If you’re one of the winners of the Google Initiative, Good luck. If you’re looking for an assessor on your project with experience in the aforementioned and diversity, drop me a line Gyimahd [at]Cardiff [dot]ac [dot]uk

About me: I’ve thirty years in the media industry working on top journalism platforms e.g. BBC, media startups and dotcoms, and today balance external work across my main role as an academic. More here

How a film about Dahomey Women Warriors stands to be a game changer — The Woman King (2022).

 News shapes our views of the world; Cinema does too, but also in a cultural shock way. Jaws left beaches deserted; Super Sized Me shifted eating habits; Lawrence of Arabia mythologised British Intelligence Officer, Thomas Edward Lawrence.

The Woman King (2022) is set to be a game changing movie that will have a global historical and commercial impact in many ways, not least storytelling.

That’s not merely hyperbole because for the first time in Gen Z’s time a historical movie, with Black and brown people at the helm is getting the Hollywood treatment. The director is Gina Prince-Bythewood behind Love & Basketball (2000), Disappearing Acts (2000), The Secret Life of Bees (2008), Beyond the Lights (2014), and The Old Guard (2020).

There have been previous Blockbuster films this side of the millennium, such as Black Panther that produced more than a $1billion for the studio. But this is different. The reason is it’s based on a true story and possesses a historical DNA which for centuries, particularly post 17th century, has been erased or maligned.

Take the history of The Congo. Belgium’s King Leopold II’s narrative dominates. He strafed the country — its land and people. In King Leopold’s Ghost by Adam Hochschild the reader is introduced to Nzinga Mbemes Alfonso.

He was a provincial chief whom in 1491 in his early thirties, with his country’s dealings with the Portuguese, steered his people and their interactions with Europeans. He is portrayed as a sophisticated man an abolitionist, learned — he learned to speak Portuguese. And yet his prominence is often overlooked, instead for narratives around the conquering Portuguese and then Belgium.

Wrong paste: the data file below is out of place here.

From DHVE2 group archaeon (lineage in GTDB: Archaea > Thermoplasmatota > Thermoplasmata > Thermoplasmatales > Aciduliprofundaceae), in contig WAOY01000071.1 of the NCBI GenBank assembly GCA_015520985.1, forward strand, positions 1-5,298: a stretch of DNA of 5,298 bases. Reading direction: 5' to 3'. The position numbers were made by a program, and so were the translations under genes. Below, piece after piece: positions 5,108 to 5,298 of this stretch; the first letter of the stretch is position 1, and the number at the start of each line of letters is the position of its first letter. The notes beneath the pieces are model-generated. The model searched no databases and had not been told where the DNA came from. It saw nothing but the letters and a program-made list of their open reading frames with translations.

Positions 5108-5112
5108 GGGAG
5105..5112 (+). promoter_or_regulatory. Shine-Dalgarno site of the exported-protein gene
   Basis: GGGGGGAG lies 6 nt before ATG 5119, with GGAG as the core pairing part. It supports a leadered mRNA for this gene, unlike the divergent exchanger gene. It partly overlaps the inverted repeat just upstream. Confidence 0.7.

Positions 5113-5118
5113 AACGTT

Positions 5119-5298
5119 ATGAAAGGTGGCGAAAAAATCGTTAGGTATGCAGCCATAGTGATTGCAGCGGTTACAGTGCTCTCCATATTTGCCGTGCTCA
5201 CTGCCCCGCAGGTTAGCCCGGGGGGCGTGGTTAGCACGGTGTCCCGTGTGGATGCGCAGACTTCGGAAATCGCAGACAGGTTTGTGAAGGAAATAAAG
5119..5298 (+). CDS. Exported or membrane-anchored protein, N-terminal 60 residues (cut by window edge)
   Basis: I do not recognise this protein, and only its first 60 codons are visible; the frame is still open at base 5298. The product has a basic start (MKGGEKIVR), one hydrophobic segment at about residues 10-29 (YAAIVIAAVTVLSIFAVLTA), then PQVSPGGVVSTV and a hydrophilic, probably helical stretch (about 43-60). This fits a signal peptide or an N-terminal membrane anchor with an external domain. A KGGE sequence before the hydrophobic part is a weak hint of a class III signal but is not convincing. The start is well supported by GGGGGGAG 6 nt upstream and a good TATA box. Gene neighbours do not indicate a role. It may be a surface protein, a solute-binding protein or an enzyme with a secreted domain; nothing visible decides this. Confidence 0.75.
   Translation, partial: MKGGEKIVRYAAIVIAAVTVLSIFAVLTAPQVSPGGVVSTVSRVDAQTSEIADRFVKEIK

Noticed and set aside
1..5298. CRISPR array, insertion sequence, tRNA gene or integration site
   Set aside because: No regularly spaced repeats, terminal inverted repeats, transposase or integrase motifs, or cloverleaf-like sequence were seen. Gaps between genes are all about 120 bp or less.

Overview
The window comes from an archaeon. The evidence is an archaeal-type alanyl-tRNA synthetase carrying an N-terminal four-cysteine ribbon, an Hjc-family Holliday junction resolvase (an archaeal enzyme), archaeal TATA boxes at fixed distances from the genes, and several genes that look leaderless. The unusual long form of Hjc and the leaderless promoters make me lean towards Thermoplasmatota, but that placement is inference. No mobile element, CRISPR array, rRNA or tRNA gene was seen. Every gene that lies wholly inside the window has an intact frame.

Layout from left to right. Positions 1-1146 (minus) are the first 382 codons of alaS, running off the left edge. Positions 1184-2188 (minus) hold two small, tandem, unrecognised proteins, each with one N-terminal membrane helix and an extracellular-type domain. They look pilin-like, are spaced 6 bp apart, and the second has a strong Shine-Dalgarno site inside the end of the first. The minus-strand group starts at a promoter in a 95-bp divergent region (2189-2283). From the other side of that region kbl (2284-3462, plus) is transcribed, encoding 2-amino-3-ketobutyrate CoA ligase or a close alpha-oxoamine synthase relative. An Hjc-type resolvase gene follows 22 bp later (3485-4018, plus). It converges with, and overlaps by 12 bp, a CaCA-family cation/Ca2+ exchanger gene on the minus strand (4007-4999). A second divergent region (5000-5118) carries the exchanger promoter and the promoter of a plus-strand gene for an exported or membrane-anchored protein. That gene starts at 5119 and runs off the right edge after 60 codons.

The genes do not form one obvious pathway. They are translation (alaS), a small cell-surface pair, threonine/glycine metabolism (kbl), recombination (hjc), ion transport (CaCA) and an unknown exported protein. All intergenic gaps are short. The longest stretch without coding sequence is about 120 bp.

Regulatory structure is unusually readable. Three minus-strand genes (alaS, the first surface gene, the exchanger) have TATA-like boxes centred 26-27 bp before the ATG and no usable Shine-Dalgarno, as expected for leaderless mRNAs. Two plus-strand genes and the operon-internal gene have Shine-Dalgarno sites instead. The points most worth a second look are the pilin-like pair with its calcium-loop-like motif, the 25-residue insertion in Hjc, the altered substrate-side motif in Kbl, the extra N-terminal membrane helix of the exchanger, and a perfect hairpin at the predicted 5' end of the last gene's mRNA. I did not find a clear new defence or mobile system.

This is reality untold which in a post-Floyd era is as much about diversity, inclusion and correcting skewed narratives.

The evidence ( was in not always the case) now is there’s an audience that buys into revised ‘real histories’ version of events; helped by images (e.g. Instagram) and films that emphasise Black and brown people’s agency and outlook. This is happening increasingly in decolonising narratives and historical books such as David Olusoga’s Black and British and Peter Frankopan’s A New History of the World. Recently I posted on an African philosopher to rival the canons of enlightenment philosophers

With regard to film, exposing new narratives, furthermore, a globally young audience seeking self identity carries on its heart a purchasing power that even as combined long tail, must be recognised.

Black stars don’t sell

It wasn’t long ago that studios claimed, as relayed in an interview by Denzel Washington, that a Black lead meant they lost sales abroad. Shamefully, Boyega’s Fin character was minimised in the poster in China. Read: Hollywood’s irrational allergy to ‘black’ films by Roland Martin, CNN Contributor.

Historical Black heroic characters from Africa haven’t been given the Hollywood platform. Africa as a source of film for Hollywood has played into usual tropes, Out of Africa (1985), The African Queen (1951), The Legend of Tarzan (2016), Zulu (1964)— take your pick really.

The emphasis in this post is about historical based Hollywood films today, because there have been films from Africa, made by Africans. Nigerians have wowed audiences with films like The Wedding Party (2016).

Generally, historical narratives that undo the stereotypical view of Africa can be found in in books such as Hochschild King Leopold’s Ghost and Stamped From the Beginning by American historian Ibram X. Kendi.